Top 5 Legendary Players who became Legendary Coaches
9 May 2018 • By - Nathan Alder
Read time 4 minutes
The recent news that Liverpool and England legend Steven Gerrard has taken the reigns at sleeping giant Rangers next season. The giant, which has lain dormant for many years since their last Scottish title back in the 2010-11 season has been seen by many as a gamble. Gerrard is taking over from a side who have had a very turbulent few years since their last Scottish title. It would be polite to say that since then the Scottish outfit has had somewhat of a mixed few years. Gerrard will want to follow in other legends of the game who equally became legendary coaches.
As a player ‘Carletto’ didn’t possess a notable physique or athletic characteristics, he was known for his calm, composed and defensive midfield play coupled with accurate long-range passes, a great vision, and excellent technical abilities like a modern-day Andrea Pirlo. He is a four-time Italian Cup titleholder from his playing days with Roma and won successive European Cups with AC. Milan. He was also part of the Italian national team that finished third in the 1990 World Cup. As a manager, he won the Italian Cup in 2003, added to the two he won as a player he successfully led Milan to two Champions Leagues. There’s more: he won the FA Cup and Premier League with Chelsea in 2010, the Spanish Cup with Madrid and finally achieved the most illustrious La Decima to the Madridista. Additionally, he won a French title with PSG, he most recently coached Bayer Munich, where he led them to a Bundesliga. Phew! Let’s hope he has a place to keep all those medals.
The “Der Kaiser” of the football world. Franz Beckenbauer has been around the game for five decades. During his playing days, Beckenbauer won several club titles as well as the 1974 World Cup with West Germany. He was awarded the Ballon d’Or twice, in 1972 and 1976. As a coach, Beckenbauer led his team to the World Cup Final in 1986, losing to Diego Maradona and Argentina. Four years later the two met again in the Final, this time West Germany emerged has victoriously. He also led Bayern Munich to the Bundesliga title in 1994, before moving on to become club president.
Johan Cruyff…He was so good they named a turn after him! #Legend ⚽ pic.twitter.com/DG8hhIf5ft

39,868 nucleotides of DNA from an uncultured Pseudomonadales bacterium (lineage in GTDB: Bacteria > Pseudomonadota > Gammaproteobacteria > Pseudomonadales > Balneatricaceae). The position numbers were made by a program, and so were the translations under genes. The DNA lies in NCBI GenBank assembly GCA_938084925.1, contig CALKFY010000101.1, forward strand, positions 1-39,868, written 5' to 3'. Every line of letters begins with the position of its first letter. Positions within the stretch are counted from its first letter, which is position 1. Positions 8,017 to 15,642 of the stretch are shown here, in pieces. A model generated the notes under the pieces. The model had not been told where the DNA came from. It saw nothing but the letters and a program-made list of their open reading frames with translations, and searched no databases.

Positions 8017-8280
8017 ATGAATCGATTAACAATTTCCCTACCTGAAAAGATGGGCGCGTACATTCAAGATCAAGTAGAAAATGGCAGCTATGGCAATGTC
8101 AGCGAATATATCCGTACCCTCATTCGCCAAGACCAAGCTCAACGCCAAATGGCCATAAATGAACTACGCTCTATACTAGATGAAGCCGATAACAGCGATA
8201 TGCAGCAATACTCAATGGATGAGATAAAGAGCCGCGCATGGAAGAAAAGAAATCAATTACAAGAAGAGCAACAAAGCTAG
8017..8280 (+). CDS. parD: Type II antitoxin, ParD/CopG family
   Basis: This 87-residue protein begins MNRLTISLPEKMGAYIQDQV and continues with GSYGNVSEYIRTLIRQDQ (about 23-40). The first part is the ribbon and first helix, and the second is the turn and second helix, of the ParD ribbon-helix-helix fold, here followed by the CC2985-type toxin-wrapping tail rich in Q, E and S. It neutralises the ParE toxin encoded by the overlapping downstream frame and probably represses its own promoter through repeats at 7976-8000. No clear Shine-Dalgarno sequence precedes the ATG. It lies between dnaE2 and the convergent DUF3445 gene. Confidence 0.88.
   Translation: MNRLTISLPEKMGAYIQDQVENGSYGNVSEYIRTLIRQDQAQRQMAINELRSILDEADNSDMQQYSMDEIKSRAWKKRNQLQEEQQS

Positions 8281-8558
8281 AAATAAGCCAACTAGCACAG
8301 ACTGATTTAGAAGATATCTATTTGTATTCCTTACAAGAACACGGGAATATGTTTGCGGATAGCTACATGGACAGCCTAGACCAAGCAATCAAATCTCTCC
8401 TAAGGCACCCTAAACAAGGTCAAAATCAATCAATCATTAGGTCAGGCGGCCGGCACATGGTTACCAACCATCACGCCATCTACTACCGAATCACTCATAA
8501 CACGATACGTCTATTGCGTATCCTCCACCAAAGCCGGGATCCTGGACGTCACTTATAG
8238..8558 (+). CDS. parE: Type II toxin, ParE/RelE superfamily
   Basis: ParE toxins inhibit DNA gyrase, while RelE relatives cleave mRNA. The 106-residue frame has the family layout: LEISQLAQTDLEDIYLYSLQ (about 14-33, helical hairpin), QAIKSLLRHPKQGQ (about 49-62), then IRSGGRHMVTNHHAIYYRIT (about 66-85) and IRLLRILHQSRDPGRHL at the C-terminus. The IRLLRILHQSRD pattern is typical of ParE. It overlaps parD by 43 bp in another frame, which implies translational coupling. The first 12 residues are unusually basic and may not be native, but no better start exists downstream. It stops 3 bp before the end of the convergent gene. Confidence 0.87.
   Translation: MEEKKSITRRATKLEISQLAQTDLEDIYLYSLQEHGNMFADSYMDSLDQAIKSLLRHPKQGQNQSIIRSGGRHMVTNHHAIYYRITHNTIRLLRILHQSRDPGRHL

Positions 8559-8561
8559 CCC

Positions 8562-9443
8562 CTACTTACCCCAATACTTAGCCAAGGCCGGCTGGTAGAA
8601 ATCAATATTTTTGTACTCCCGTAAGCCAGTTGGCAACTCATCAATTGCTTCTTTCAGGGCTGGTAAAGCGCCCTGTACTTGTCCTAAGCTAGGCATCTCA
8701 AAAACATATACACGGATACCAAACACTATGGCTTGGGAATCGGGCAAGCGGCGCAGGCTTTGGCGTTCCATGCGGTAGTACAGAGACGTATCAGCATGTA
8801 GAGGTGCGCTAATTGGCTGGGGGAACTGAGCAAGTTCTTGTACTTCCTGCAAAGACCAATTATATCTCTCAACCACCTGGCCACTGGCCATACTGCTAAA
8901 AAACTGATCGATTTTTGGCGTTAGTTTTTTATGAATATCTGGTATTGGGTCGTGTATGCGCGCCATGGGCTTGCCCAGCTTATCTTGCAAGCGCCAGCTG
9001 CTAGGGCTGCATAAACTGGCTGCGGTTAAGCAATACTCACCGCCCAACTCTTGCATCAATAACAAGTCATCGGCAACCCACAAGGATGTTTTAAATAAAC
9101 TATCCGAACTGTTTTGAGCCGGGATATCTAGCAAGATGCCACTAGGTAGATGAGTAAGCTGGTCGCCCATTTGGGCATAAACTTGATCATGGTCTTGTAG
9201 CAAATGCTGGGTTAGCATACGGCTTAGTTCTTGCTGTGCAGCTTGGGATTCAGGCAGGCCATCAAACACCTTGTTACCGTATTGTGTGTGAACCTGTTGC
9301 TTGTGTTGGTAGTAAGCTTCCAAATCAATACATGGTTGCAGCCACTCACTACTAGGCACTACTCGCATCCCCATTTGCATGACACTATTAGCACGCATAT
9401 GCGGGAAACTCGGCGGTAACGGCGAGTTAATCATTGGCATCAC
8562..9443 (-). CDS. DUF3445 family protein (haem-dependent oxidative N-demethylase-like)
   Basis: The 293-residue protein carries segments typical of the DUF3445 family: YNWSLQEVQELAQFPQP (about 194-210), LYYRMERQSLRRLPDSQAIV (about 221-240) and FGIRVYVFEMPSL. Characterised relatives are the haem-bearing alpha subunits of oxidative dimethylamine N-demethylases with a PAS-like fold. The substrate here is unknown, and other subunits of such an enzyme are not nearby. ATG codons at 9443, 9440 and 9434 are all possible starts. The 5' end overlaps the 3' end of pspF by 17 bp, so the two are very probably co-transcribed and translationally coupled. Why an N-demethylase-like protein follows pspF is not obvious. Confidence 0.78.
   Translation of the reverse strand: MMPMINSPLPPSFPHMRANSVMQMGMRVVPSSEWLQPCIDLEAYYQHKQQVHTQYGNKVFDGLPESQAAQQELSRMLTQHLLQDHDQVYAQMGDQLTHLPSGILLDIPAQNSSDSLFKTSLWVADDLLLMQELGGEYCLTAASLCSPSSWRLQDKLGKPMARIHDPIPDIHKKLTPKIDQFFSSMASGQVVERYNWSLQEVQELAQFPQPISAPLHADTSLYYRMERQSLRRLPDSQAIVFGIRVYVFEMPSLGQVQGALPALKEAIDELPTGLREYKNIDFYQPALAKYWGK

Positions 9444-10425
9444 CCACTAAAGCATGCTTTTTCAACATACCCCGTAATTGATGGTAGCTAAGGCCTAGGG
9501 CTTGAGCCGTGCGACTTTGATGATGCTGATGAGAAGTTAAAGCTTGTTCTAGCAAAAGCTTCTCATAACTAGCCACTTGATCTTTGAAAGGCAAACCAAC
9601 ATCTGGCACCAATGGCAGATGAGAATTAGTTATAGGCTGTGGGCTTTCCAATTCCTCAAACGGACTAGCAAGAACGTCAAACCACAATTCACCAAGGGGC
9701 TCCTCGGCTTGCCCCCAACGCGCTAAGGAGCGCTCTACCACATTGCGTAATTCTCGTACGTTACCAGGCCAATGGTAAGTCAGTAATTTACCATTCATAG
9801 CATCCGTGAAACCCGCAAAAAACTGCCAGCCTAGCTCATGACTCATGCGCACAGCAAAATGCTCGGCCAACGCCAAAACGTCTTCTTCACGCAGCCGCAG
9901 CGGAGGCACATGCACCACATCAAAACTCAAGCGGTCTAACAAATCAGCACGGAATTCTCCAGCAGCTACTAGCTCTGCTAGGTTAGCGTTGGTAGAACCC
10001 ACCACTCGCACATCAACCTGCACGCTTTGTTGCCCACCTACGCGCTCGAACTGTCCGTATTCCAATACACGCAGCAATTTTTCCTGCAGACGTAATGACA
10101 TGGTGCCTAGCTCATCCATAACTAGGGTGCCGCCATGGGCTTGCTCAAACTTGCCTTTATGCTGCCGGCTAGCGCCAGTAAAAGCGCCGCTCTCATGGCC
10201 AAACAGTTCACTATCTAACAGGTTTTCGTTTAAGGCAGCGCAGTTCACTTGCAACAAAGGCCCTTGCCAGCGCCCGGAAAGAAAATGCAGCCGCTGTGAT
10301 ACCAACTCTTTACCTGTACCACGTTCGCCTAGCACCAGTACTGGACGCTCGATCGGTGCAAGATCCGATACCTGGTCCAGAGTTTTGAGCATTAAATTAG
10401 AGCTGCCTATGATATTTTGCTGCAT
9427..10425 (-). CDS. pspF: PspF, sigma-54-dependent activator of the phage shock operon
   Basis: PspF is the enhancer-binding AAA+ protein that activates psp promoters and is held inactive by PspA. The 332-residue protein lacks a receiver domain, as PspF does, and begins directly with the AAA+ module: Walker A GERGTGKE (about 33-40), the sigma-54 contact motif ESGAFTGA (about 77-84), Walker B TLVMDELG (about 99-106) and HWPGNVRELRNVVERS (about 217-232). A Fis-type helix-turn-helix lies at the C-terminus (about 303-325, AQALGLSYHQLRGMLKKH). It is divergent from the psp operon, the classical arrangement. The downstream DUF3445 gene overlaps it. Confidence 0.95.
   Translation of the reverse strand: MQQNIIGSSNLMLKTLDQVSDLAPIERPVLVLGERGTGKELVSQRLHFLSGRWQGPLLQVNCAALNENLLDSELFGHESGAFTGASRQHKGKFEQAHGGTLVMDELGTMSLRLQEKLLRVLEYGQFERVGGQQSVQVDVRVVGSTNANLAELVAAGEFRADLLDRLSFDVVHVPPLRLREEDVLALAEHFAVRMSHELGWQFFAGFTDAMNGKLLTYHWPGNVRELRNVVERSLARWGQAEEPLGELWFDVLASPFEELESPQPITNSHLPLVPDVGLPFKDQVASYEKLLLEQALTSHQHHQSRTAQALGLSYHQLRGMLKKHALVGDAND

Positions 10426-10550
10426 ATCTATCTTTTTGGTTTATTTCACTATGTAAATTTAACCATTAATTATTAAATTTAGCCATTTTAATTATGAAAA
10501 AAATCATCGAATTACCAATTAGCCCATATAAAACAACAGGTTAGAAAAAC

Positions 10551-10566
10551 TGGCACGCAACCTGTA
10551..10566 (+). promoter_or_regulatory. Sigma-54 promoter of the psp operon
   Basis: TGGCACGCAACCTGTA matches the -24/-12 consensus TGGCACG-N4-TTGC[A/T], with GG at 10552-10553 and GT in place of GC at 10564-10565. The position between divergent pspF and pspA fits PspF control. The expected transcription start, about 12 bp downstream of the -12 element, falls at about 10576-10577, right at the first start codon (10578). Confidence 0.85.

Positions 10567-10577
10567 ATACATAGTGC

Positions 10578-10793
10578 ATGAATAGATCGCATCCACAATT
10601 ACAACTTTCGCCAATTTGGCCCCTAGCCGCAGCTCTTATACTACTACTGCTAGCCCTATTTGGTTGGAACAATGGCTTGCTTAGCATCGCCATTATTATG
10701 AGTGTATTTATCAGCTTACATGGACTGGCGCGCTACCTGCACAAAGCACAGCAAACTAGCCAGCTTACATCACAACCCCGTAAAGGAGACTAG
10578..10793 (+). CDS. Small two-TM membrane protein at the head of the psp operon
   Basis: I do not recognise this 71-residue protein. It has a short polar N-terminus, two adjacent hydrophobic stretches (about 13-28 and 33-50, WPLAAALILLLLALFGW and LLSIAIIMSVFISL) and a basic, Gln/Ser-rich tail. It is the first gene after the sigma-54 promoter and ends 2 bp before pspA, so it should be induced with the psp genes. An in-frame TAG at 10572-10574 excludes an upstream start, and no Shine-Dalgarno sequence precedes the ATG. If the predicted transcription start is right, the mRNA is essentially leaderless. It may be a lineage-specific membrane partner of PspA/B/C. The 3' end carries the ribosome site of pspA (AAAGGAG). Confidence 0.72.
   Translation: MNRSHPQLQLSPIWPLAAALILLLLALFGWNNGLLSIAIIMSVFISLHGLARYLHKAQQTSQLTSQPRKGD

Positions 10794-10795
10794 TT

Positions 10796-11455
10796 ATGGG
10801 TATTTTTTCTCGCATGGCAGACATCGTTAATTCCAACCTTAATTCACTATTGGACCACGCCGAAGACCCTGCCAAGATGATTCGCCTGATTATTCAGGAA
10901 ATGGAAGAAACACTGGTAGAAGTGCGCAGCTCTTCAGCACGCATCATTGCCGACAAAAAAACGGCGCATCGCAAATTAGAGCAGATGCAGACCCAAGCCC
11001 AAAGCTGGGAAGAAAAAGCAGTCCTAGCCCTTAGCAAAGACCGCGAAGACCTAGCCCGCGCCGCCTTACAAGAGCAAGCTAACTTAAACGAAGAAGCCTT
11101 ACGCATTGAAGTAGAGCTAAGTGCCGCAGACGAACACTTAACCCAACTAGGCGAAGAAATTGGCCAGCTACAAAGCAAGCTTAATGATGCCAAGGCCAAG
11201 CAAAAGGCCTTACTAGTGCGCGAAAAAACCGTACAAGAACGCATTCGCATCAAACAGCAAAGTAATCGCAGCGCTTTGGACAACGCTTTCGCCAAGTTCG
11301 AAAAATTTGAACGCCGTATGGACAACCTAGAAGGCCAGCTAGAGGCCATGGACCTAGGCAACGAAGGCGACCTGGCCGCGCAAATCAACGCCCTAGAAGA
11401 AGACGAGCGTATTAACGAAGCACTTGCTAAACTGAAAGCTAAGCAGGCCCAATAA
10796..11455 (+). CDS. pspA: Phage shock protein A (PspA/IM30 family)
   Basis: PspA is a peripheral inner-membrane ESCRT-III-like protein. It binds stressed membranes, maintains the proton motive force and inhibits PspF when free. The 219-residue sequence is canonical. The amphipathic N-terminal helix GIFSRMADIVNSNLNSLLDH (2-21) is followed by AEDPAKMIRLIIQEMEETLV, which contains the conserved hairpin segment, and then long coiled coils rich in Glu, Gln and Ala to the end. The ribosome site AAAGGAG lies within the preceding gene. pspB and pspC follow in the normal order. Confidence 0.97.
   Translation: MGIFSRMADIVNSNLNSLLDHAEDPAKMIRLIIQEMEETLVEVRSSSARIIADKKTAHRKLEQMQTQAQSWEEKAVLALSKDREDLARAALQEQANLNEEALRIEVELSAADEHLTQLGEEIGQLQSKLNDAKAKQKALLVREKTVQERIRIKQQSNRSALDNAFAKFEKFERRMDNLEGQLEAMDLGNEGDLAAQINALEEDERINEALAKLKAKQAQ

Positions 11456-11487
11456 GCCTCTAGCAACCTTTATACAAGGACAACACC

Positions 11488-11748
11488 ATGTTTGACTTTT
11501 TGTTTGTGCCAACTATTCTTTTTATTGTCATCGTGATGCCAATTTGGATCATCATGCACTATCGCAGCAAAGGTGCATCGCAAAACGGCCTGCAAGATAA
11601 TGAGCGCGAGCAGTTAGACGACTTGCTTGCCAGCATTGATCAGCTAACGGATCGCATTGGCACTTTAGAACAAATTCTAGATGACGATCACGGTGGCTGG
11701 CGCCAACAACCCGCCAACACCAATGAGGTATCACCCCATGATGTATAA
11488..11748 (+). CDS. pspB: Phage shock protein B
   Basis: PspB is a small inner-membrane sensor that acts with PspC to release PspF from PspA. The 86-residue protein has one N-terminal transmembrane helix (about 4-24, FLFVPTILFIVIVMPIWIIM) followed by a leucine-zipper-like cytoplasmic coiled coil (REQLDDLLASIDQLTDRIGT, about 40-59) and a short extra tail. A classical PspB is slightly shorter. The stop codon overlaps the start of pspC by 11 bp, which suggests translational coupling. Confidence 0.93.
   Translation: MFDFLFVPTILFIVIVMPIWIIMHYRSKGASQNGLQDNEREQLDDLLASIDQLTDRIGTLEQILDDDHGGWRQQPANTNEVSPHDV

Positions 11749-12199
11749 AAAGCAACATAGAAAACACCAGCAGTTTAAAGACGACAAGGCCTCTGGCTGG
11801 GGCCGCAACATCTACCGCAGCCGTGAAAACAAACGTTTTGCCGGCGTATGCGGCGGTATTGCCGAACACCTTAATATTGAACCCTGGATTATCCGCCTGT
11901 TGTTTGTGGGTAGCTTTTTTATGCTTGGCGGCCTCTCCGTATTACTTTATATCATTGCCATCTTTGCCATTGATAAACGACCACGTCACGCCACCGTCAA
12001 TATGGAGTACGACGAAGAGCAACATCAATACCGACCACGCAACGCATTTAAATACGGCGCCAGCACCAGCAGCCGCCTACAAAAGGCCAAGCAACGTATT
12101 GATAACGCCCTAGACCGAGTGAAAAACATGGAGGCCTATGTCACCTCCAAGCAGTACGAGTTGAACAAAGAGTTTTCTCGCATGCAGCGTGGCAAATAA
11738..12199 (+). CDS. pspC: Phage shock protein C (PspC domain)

— Shuj’ (@ChocMilkSheikh) March 24, 2016
Johan Cruyff is considered one of the greatest footballers of all time. As a player, he helped Ajax win a hat-trick of European Cups in the 1970s and helped Barcelona win their first Spanish title in 14 years. But Cruyff was more than just a great footballer. Unlike Pele and Maradona, he was also a great thinker about football. It’s as if he were the lightbulb and Edison all at once. It’s impossible to identify one man who ‘invented’ British, or Brazilian, football. They just accreted over time. Yet Cruyff – with Rinus Michels, his coach at Ajax – invented Dutch football. He took over as Ajax’s manager, helping the team win its first European title since he was a player. Just like his playing days, he would eventually make his way to Barcelona helping build it into the club it is today. His Barcelona side dubbed ‘the Dream Team’ would go on to win their first European Cup in 1992.
A student of the man above. Pep Guardiola is considered one of the greatest managers in the sport at this present time. But before he earned that title, he had a great run as a player as well. Guardiola first made Barcelona’s first team during the 1991-92 season, a season that ended with a league title. Pep was a key member of Cruyff’s “Dream Team,” that won La Liga in 1993 and ‘94, the Spanish Cup in 1997 and ‘98. Pep’s coaching took him back to Barcelona, where he won an unprecedented sextuple in 2009 as well as trophies with Bayern Munich and recently with Manchester City.
The man who settled two World Cup finals with his head. Zinedine Zidane’s coaching career is just getting started. The French footballer was named FIFA World Player of the Year three times and led France to a World Cup win in 1998. His league play includes stints in France, Spain and Italy. Zidane joined Real Madrid as an adviser in 2011 and would take over as the coach of the youth academy. He became the head coach of Real in January 2016 after the club fired Rafael Benitez. He led the team to a Champions League championship that season and repeated in 2017. He could potentially win a hat-trick of Champions League’s with his Madrid side in the final again in Kiev on May 26th. There are still plenty of years of coaching ahead of him, but this is an impressive start.
Know any more legendary players who later went on to have success as coaches? Let us know on Twitter or Facebook at @Playfinder